Each year the Erzgebirge objects we love have increased in price. Even though sticker prices have risen less than 5 percent a year, the cost has nearly doubled in three years because of the declining value of the dollar. Collecting is fun when it is affordable. It becomes less fun as the average unit cost rises.
In order to demand higher prices, the objects we buy have been accessorized. They are more elaborate, containing a wealth of added decorative elements. They are bigger in size. This year we encountered limited editions for the first time. Wentz & Kuhn offered a 5,555 figure commemorative. A limited edition German Post mailman smoking man was available. Each was priced at double the asking price for similar non-limited edition pieces. “What a racket,” I thought. “Have they forgotten about the Beanie Baby bubble burst already?”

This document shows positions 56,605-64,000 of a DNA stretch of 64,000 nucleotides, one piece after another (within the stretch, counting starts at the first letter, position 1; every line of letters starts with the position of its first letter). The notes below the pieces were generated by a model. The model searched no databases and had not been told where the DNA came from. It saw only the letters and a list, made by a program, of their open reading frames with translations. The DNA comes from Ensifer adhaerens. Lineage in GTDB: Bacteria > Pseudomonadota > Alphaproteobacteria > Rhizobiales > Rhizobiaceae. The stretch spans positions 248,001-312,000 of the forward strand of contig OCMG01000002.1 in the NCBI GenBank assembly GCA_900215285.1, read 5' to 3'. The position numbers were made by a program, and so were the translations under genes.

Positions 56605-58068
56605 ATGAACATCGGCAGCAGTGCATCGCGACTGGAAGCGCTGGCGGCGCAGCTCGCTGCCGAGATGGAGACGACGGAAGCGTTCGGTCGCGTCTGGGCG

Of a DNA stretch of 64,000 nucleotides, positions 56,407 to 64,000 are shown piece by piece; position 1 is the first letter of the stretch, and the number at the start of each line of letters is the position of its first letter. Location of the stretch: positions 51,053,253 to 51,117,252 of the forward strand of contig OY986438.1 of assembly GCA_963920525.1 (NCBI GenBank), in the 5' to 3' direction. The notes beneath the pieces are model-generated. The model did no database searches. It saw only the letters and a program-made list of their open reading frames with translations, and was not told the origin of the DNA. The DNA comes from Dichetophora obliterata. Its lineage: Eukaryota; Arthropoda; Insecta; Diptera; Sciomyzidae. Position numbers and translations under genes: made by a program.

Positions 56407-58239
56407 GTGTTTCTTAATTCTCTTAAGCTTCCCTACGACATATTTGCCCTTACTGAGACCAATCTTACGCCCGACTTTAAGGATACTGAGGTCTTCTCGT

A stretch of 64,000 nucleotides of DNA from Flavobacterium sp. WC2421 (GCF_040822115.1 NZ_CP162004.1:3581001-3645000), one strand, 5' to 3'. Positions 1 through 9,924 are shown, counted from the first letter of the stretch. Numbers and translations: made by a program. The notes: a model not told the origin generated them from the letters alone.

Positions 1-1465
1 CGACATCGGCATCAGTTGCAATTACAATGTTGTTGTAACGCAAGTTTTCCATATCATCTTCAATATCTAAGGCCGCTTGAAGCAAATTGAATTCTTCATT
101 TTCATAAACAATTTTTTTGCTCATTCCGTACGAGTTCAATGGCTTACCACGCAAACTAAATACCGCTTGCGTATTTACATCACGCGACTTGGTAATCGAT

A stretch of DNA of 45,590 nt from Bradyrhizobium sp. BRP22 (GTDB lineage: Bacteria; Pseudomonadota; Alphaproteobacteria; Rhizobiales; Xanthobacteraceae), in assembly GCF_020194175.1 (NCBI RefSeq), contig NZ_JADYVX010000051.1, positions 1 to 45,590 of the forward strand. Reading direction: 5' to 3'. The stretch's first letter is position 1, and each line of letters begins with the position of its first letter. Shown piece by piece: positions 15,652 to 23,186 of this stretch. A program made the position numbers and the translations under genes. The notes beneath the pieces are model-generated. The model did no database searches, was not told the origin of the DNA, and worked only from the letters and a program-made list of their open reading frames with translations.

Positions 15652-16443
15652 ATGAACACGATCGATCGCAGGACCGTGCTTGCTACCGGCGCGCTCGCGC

Most of the stores in Annaberg-Buchholz and Seiffen are cooperatives. If you can locate the individual maker and buy direct, you save five to 10 percent. We have located well over 50 percent of the individual craftsmen during our visits. This year we located five additional individuals. While you only save a little, the fun is in the hunt.
Linda and I returned home with plenty of things we wanted, but did not need. They are on display. In fact, Linda purchased several items for her office. She could have used some of the examples in storage. However, since they were bought for our home, they need to remain in our home. Office decorations have to be purchased as office decorations. Linda is starting to think like a collector. Her conversion is nearing completion.